WASHINGTON, United States—The US economy brushed off a spike in COVID-19 infections to add 467,000 jobs in January, far better than expected and a potential sign that the pandemic’s days of disrupting businesses are numbered.
Labor Department data released Friday also showed major industries hiring, overall employment gains for 2021 revised higher, and more people entering the workforce, which pushed the unemployment rate up slightly to four percent.
The report was a welcome surprise for President Joe Biden, who has struggled to defend his economic policies as his approval ratings slid amid months of hiring data in which the surge in jobs he promised when taking office a year ago proved elusive.
“America is back to work,” the president said in a speech at the White House, cheering the “extraordinary resilience and grit” of US workers.
“This has never happened here,” he said, pointing at a chart showing employment growth alongside the records of six previous presidents. “History’s been made here.”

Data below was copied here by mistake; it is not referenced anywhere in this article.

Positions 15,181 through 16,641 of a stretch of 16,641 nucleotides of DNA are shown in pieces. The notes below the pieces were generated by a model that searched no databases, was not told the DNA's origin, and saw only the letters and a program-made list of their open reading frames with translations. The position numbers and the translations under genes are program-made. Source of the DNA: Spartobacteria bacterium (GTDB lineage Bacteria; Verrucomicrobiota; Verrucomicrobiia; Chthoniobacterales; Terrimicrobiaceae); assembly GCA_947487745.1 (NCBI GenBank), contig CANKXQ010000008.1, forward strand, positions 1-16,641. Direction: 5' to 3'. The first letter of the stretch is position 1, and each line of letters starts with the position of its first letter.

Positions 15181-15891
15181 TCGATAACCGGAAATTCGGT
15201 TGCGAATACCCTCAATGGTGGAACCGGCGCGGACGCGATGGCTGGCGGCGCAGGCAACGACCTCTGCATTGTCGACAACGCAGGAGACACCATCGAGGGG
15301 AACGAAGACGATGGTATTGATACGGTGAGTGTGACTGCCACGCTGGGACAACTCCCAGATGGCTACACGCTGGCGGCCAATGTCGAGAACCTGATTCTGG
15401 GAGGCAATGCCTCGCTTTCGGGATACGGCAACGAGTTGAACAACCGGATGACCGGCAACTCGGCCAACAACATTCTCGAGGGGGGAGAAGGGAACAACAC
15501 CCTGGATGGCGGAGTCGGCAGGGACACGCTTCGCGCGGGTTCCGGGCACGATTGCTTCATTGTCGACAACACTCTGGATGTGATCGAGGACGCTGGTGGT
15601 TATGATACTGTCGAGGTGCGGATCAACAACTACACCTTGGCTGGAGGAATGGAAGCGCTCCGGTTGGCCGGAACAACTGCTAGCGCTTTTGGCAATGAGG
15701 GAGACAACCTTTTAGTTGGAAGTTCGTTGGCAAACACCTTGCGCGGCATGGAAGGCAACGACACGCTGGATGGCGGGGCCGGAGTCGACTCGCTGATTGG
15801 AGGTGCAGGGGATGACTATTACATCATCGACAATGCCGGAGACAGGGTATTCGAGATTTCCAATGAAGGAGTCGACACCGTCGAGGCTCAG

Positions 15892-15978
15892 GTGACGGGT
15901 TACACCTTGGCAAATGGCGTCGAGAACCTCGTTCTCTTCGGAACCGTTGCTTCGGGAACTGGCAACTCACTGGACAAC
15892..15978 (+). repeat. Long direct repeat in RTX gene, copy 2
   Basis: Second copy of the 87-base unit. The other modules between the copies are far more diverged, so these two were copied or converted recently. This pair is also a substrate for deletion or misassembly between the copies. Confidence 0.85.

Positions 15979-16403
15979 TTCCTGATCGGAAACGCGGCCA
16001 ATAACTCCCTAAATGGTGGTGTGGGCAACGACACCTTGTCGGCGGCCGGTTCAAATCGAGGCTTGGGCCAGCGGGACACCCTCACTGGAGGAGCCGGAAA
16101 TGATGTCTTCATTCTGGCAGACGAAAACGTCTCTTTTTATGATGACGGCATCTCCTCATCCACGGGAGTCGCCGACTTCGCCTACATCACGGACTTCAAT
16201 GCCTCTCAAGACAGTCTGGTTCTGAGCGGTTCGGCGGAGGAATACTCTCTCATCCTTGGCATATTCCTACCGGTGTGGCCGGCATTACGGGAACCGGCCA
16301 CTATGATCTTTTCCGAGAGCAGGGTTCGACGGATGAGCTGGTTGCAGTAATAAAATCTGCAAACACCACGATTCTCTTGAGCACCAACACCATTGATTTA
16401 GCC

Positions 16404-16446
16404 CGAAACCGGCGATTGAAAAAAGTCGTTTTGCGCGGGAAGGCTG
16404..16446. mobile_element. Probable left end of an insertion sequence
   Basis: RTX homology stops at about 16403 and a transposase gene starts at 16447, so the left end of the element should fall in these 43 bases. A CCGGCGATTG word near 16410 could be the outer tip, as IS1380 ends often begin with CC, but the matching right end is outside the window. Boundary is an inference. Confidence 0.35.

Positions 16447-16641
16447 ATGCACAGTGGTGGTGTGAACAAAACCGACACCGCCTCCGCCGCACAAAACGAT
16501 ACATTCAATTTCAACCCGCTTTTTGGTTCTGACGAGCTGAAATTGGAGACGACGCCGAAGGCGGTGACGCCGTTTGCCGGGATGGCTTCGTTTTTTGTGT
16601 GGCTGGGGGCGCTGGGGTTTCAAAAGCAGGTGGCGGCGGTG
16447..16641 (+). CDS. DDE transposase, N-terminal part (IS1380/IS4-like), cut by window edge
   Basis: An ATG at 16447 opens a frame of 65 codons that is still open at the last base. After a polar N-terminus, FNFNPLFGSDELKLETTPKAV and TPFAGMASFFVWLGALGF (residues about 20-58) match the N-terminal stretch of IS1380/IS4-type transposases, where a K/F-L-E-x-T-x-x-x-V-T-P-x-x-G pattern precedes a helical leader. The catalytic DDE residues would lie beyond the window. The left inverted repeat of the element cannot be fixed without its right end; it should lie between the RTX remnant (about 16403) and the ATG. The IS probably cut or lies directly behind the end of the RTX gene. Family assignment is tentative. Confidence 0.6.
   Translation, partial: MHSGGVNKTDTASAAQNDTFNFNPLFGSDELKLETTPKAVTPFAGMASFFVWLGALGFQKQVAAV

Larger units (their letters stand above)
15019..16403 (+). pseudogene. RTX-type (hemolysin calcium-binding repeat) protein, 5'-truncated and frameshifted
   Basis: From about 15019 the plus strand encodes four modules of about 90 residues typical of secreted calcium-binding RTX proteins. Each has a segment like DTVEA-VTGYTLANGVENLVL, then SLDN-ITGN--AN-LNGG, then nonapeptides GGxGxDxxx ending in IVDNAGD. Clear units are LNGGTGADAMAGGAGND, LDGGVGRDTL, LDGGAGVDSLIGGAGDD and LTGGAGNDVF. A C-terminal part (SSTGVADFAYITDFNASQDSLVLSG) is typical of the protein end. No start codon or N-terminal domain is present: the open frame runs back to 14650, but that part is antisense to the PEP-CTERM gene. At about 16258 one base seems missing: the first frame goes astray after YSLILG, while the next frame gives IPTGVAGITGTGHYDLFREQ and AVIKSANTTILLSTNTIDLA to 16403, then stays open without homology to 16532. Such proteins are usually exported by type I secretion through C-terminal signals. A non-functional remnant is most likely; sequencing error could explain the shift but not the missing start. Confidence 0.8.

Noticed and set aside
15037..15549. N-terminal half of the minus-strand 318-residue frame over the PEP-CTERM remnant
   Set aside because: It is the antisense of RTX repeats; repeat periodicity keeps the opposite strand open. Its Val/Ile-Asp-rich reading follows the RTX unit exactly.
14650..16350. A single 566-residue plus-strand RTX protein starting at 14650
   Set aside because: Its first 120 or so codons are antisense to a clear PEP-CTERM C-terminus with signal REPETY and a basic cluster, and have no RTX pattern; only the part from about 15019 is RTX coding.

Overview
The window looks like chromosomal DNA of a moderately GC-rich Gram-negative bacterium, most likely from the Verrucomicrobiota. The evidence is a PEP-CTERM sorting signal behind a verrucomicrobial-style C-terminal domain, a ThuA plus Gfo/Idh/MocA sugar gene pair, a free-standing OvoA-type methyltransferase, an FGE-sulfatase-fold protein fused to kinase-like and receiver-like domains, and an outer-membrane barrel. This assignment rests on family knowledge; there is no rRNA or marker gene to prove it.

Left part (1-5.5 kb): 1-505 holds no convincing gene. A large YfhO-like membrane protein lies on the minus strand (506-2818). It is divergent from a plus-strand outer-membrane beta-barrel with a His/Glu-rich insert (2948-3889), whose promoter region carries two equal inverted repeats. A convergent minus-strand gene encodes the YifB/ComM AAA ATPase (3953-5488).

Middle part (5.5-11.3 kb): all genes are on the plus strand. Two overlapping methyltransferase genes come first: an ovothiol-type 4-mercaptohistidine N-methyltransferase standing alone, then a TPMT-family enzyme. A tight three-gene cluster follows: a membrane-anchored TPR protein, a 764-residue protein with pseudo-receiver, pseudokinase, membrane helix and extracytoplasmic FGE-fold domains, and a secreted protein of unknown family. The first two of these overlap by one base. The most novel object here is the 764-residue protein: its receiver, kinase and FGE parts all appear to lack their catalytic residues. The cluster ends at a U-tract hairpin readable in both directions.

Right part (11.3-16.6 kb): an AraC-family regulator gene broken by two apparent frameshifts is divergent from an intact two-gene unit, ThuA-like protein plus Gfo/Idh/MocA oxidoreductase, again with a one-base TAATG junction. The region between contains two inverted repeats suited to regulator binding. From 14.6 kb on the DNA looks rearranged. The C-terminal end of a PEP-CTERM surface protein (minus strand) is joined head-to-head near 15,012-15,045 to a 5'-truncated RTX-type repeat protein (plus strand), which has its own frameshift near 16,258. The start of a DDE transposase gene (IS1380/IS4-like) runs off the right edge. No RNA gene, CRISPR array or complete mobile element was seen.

Many economists expected the data to show either weak hiring or perhaps a contraction in employment because the United States was weathering a massive increase in COVID-19 infections in January, during the time the survey was taken.
The unexpectedly positive report will likely bolster the Federal Reserve’s belief that the economy is healthy enough to raise the interest rate off zero.
With inflation also high, top officials have strongly signaled that at their upcoming March meeting, they will make their first rate increase since the coronavirus caused the economy to collapse nearly two years ago.
Analysts said the figures highlighted the economy’s resilience.
“Omicron, Schmomicron,” Ian Shepherdson of Pantheon Macroeconomics said. “These data make it clear that the labor market ahead of Omicron was much stronger than previously believed.”
Overall, the economy has added 19.1 million jobs since the nadir of the COVID-19 crisis in April 2020, but it is still short 2.9 million positions, the data said.
Beyond January’s job growth, some economists say even better news was found in upward revisions the Labor Department announced to last year’s payroll data.
These showed hiring in November and December—months when the initial reports were surprisingly weak—was a massive 709,000 positions higher than first reported.
“This underscores a strong economy, ready to take the gold and move on to the next stage,” Beth Ann Bovino of S&P Global Ratings said.